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Tigers: Tracking a Legend
Edsel B. Ford
Edsel Bryant Ford, the only child of Henry Ford and Clara Bryant, was born in Detroit, Michigan in November, 1893.
As Edsel Ford matured and assumed responsibility in the Ford Motor Co., he and his father watched the development of aviation with interest. In 1921, Edsel Ford subscribed to and became a director of the Detroit Aviation Society, and in 1922 became an officer and director of the Aircraft Development Co. which was formed to build the first all-metal dirigible.
The following year he donated $10,000 to guarantee the prize money for the Pulitzer Trophy Air Race held at Selfridge Field in Mt. Clemens, Michigan. He was elected to the finance committee of the National Aeronautic Association in 1923 and became active in its fund solicitation drive.
By this time the Fords had become aware of William Stout and his efforts to build the first all-metal commercial airplane in the United States, and thus Edsel Ford became a stockholder in the Stout Metal Airplane Co. When the Fords purchased the company in 1925, Henry Ford commented: "This interest in aviation is largely Edsel's idea and he deserves the credit. Airplanes belong to another generation."
Edsel Ford was very active in the promotion of the National Air Tours (1925-1931) that demonstrated to the public the safety and reliability of commercial aviation and the need for modern airfields across the United States.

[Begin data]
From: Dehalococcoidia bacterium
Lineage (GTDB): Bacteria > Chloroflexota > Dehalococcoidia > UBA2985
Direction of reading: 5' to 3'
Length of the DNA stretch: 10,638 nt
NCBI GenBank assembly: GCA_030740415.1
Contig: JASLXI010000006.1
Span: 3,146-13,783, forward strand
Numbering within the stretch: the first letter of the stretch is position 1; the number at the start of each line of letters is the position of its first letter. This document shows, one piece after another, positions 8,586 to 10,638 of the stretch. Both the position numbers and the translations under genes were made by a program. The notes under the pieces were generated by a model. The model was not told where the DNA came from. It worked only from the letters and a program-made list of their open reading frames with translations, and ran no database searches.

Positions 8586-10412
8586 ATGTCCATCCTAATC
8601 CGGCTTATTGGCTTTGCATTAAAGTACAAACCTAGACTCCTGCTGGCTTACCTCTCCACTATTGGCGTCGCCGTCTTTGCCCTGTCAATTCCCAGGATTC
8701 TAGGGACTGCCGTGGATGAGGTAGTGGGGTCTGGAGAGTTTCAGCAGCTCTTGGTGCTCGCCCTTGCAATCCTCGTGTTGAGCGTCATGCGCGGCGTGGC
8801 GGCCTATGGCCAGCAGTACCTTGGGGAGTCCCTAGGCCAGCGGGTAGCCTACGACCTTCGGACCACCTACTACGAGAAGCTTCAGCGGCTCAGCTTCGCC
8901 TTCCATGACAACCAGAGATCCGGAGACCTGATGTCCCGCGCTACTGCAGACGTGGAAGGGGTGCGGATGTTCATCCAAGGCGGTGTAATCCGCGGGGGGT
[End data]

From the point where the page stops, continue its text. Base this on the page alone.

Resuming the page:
Edsel Ford was the primary sponsor of Richard Byrd's Arctic and Antarctic expeditions. Ford contributed generously himself and solicited donations from other prominent businessmen. Byrd wrote Edsel Ford regarding these expeditions: "The whole thing would have been impossible without your backing and encouragement. I owe a great deal to a great many people, but I owe more to you than all the rest put together."
With the advent of World War II and the failing health of his father, Edsel Ford was active in the operations of the Ford war production machine epitomized by the vast Willow Run bomber plant, where, as forecasted but widely ridiculed, these mammoth planes were produced at the rate of one an hour.
Edsel Ford passed away in 1943 at the age of 49. He was enshrined into the Michigan Aviation Hall of Fame on October 11, 2003.